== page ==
• No prohibited area of a railroad firm — Regarding remaining on or entering a railroad company’s property, Arizona Revised Statute 13-1502 applies to certain areas of a firm’s property, like train tracks or switching yards. Therefore, you can legally assert that you were not in these parts.
  • Using necessity as a defense —Sometimes, you must choose the lesser of two evils. Necessity justifies trespass when it is necessary to protect property and life. For instance, if somebody attacks you, you would be justified to enter private property to protect yourself.

Related Crimes

Three crimes that can be charged alongside or instead of Arizona Revised Statute 13-1502 include the following:

Burglary (Arizona Revised Statute 13-1508 and Arizona Revised Statute 13-1501)

According to Arizona Revised Statute 13-1508 and Arizona Revised Statute 13-1501, burglary is illegally remaining or entering a property or structure intending to commit theft or another felony.

Like third-degree trespass, burglary involves a defendant illegally remaining on or entering somebody’s assets. The only difference is that in burglary, the defendant intends to engage in theft or commit another felony.

Arizona Revised Statute 13-1602 (Criminal Damage)

Criminal damage involves recklessly committing acts like:

  • Tampering with somebody else’s asset, significantly impairing its function or value.
  • Defacing somebody’s property.

If you commit third-degree trespass and damage other assets while on the property, the prosecutor can charge you with both Arizona Revised Statute 13-1502 and criminal damage.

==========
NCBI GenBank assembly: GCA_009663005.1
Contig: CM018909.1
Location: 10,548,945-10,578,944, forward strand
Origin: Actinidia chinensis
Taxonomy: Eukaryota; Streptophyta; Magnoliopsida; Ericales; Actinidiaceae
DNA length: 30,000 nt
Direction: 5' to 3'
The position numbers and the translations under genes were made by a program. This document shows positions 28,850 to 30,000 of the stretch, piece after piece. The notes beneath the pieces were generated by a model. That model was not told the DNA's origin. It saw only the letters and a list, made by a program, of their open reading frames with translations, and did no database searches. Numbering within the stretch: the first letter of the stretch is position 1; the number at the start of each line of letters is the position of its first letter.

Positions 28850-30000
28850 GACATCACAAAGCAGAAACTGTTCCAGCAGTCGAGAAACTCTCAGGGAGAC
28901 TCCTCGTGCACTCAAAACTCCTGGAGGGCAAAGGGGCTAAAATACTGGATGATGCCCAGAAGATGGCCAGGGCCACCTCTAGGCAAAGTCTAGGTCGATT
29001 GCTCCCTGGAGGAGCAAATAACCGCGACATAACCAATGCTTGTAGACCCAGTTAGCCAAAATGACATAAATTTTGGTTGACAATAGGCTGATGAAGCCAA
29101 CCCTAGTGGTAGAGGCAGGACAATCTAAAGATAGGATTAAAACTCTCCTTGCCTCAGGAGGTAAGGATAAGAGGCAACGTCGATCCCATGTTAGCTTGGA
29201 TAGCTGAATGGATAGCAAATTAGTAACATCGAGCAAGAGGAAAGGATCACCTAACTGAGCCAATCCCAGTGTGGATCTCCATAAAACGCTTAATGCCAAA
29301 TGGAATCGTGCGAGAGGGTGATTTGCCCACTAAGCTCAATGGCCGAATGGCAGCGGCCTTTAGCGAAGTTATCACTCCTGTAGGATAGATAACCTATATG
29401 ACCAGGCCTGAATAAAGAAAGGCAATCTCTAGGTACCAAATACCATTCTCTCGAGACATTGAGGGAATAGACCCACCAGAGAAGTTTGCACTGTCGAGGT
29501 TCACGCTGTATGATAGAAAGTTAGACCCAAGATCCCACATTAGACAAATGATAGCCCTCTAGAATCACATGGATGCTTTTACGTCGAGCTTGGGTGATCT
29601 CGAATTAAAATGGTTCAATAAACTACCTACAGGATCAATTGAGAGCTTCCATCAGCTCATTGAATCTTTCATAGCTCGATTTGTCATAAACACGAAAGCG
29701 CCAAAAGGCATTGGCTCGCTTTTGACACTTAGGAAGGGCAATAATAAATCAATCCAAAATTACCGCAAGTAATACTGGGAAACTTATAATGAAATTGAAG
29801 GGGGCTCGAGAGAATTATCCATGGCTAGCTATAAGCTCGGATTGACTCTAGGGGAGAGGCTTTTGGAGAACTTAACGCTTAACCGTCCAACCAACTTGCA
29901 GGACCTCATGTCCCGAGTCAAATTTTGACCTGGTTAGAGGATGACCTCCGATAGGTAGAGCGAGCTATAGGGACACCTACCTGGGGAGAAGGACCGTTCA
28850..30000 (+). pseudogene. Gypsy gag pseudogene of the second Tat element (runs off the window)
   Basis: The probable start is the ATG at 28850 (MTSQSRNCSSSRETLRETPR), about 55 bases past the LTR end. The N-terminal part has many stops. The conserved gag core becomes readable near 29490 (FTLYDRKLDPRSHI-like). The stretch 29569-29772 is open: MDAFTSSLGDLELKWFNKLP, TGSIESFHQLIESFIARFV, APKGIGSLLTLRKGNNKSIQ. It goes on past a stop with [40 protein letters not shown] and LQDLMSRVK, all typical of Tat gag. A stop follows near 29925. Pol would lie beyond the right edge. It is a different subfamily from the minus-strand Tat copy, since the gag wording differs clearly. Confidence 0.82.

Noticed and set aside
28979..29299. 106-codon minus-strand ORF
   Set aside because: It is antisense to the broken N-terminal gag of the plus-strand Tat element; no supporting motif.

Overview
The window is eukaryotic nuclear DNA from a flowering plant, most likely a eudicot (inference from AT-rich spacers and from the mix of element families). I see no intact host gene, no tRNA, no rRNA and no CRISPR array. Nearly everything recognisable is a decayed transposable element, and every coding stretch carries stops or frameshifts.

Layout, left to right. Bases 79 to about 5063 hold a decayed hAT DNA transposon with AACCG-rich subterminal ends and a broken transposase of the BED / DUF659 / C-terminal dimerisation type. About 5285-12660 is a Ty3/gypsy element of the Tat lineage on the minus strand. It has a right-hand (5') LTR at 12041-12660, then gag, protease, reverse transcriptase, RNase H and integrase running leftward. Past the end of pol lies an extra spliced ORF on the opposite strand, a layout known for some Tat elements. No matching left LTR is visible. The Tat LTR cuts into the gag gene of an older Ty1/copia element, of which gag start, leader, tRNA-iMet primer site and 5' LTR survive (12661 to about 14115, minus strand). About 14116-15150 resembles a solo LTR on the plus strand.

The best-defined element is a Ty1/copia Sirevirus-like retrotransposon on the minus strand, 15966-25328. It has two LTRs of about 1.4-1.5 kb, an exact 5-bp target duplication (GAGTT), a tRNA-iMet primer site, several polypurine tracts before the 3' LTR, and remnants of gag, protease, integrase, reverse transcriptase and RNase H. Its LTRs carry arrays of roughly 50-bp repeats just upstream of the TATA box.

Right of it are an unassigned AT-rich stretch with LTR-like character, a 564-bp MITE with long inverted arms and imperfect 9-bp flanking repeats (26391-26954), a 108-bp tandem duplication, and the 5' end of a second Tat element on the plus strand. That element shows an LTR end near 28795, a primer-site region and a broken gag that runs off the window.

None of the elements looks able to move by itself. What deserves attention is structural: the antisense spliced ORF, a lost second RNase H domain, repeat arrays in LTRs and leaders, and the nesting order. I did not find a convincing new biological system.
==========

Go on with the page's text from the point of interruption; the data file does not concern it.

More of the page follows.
Arizona Stalking

You violate Arizona Revised Statute 13-2923 when you:

  • Deliberately and knowingly engage in the course of conduct.
  • Direct the conduct towards somebody else, and
  • Cause the person to suffer reasonable fear for their safety, that of their immediate family members, or emotional distress.

Unlike third-degree trespass, which is an Arizona Class 3 misdemeanor, stalking is a felony that carries up to seven years in state prison.

Your Constitutional Rights After Your Third-Degree Trespassing Arrest in Phoenix

Knowing that you still have constitutional rights even after your arrest is essential. If upheld, the rights are meant to protect you.

The rights of people under arrest are highlighted in the following:

  • Fifth Amendment to the U.S. Constitution — Nobody should be obliged to be a witness against themselves in a case. They should also not be deprived of liberty, property, or life without due process of law.
  • Sixth Amendment — In a criminal prosecution, you are entitled to a public and speedy trial by a neutral jury, to be advised of the cause and nature of your accusation, to confront witnesses against you, to have a mandatory process for having witnesses in your favor, and to have a criminal defense attorney.
  • Eighth Amendment — The judge is banned from imposing excessive fines and bail. They should also not inflict unusual and cruel penalties.

Who Can Arrest You

Law enforcers, including sheriffs, state troopers, or police officers, can make legal arrests. They can be arrested with a warrant or, in specific situations, without a warrant.